In a shareholder meeting the new Windows CFO Tami Reller maintained the party line that OEMs are not supporting Windows 8 enough.
When asked about the relatively low amounts of new Windows 8 PCs in retail with touch screens Reller said:
So, I would describe it this way, which is if you go into retail today, you will see some great touch devices, whether it’s touch laptops, or whether it’s a tablet or two with Windows 8 or Windows RT. It’s not enough in our opinion. I mean, we think the pipeline is great, and we’re excited to see that pipeline come into retail. And they are coming. And so our OEMs are doing great work, and we’ll see that come in over the next several months. Some you’ll see in December, some it will take longer. But I think it’s good, but not great in terms of the full touch assortment.
The good news is that the touch screen PCs consumers crave are coming, but the bad news of course is that these devices were not ready from the launch of the OS, making Microsoft’s pique pretty understandable.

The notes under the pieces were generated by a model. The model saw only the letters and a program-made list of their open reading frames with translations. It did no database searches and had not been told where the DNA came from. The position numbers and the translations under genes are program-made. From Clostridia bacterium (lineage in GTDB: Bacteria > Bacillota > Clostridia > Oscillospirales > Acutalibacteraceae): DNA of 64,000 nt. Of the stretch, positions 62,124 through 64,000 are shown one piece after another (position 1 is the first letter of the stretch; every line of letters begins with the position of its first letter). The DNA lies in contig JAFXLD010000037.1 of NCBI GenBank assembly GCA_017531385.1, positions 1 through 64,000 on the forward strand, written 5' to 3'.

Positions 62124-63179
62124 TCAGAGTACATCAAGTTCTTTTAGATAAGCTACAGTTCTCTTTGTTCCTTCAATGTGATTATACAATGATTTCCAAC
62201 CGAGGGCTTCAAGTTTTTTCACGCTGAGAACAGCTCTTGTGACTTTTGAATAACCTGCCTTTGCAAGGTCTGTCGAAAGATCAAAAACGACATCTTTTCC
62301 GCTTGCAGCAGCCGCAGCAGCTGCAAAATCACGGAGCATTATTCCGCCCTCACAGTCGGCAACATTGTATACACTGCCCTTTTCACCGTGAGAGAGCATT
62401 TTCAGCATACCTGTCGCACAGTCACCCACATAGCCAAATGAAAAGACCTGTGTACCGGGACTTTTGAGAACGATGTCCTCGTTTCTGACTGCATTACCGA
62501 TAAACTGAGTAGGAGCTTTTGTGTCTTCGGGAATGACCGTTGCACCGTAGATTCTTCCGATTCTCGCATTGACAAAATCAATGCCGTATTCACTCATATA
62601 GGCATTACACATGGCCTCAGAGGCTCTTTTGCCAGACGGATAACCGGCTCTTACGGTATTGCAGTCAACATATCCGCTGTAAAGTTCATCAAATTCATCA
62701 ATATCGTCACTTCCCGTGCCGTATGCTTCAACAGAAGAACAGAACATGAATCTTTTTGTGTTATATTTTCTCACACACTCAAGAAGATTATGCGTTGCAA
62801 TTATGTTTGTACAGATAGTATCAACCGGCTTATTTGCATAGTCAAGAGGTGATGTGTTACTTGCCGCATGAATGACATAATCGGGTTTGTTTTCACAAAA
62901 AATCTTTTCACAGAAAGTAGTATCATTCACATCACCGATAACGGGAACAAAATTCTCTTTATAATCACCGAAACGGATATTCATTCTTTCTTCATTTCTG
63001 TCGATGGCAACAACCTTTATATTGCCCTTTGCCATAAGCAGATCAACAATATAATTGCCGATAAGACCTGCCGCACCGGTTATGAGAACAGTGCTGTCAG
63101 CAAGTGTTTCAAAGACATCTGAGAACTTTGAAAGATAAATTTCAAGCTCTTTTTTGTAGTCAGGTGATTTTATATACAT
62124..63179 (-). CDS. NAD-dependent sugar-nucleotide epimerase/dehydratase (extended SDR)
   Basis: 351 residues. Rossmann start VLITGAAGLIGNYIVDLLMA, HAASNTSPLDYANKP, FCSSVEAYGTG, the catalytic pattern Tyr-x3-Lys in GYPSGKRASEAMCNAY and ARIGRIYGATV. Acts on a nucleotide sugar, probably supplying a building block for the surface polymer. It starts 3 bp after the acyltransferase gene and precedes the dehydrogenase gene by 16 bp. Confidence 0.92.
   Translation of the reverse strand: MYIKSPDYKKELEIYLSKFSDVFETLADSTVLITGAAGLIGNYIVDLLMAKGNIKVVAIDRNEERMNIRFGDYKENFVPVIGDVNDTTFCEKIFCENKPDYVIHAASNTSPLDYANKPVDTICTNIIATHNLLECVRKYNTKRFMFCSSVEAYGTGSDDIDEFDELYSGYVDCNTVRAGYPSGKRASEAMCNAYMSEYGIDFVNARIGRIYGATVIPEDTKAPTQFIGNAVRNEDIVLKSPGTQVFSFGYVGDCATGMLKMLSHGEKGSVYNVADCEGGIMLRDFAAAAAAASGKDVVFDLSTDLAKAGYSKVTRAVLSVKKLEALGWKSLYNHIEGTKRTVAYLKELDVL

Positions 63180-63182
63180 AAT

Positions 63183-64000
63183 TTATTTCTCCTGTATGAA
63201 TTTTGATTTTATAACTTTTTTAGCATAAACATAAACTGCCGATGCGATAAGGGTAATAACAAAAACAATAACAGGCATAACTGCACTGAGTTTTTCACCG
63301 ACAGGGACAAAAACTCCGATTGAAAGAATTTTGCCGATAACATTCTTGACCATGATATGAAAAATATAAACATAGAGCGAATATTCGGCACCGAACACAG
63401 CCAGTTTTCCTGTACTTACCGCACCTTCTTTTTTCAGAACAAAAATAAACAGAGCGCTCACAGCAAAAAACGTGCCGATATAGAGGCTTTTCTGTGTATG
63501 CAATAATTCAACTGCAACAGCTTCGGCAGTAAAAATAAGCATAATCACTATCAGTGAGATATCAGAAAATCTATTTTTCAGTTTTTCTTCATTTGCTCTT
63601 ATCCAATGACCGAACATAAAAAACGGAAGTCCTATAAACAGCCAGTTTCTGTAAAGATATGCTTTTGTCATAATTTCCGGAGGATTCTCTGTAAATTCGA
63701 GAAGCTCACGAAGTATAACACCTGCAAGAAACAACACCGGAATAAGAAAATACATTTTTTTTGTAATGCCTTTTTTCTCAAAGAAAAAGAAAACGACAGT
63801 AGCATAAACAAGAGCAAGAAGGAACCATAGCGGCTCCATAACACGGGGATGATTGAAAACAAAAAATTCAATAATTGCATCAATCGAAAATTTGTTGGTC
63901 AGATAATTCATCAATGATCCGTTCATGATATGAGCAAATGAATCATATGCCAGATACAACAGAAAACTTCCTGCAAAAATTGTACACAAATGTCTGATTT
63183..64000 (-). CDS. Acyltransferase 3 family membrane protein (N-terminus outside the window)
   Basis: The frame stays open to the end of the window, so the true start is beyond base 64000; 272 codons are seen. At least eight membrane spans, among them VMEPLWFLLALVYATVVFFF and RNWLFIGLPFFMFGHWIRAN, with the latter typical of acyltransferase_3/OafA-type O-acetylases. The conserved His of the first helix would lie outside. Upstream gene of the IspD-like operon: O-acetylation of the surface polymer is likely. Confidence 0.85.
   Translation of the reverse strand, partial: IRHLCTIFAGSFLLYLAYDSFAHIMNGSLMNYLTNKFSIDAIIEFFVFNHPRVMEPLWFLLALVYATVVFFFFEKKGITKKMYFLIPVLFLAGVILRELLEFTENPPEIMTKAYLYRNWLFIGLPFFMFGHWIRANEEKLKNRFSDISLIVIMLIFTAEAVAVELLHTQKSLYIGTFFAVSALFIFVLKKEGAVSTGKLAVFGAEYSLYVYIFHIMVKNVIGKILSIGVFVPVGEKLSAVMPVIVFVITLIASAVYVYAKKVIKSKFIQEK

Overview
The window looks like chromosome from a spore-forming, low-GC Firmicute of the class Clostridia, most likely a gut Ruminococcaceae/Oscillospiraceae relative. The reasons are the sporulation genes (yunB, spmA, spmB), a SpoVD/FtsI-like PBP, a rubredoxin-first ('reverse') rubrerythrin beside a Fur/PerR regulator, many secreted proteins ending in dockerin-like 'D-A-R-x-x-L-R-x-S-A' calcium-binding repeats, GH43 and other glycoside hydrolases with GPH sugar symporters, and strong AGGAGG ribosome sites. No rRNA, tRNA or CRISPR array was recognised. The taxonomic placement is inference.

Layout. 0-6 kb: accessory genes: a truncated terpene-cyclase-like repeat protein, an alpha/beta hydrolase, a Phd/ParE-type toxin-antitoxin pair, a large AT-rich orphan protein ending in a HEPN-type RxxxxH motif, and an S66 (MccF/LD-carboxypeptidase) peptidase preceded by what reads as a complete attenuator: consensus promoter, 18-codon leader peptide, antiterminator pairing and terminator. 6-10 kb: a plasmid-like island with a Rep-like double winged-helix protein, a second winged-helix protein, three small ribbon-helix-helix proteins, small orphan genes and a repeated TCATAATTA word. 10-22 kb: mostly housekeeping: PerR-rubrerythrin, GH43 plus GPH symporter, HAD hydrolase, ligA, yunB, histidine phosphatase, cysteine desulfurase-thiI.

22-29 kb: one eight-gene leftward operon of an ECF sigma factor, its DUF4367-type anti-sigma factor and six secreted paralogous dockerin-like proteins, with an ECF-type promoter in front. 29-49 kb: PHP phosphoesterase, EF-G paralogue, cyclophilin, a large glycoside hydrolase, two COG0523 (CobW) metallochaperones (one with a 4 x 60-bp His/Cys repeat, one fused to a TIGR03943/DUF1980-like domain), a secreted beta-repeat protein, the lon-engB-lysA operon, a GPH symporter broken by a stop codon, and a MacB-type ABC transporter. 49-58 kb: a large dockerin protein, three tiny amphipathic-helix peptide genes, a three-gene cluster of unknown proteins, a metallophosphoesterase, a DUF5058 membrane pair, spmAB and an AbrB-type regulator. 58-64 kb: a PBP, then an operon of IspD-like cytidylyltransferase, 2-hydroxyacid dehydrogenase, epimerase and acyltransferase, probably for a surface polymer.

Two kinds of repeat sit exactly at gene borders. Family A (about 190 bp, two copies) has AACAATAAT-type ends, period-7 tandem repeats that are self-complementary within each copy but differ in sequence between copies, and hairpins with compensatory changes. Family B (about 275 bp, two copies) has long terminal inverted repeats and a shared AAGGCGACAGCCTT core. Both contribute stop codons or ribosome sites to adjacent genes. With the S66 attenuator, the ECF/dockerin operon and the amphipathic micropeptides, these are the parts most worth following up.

OEMs on the other hand complained of an underdeveloped supply chain for touch components and slow consumer education stemming to scattered branding and PR, and said sales met their muted projections, as they understood these issues from the start.
“We had a little bit different expectations for Windows 8 than previous OS launches,” Jeff Barney, VP and general manager of Toshiba America’s PC and TV business, said. “In the past Windows was the only game in town, when it was Windows 7 or Vista it was the big event of the year. These days it’s a different environment.”
What do our readers think. Is Microsoft being unrealistic, or have OEMs provided poor Windows 8 support? Let us know below.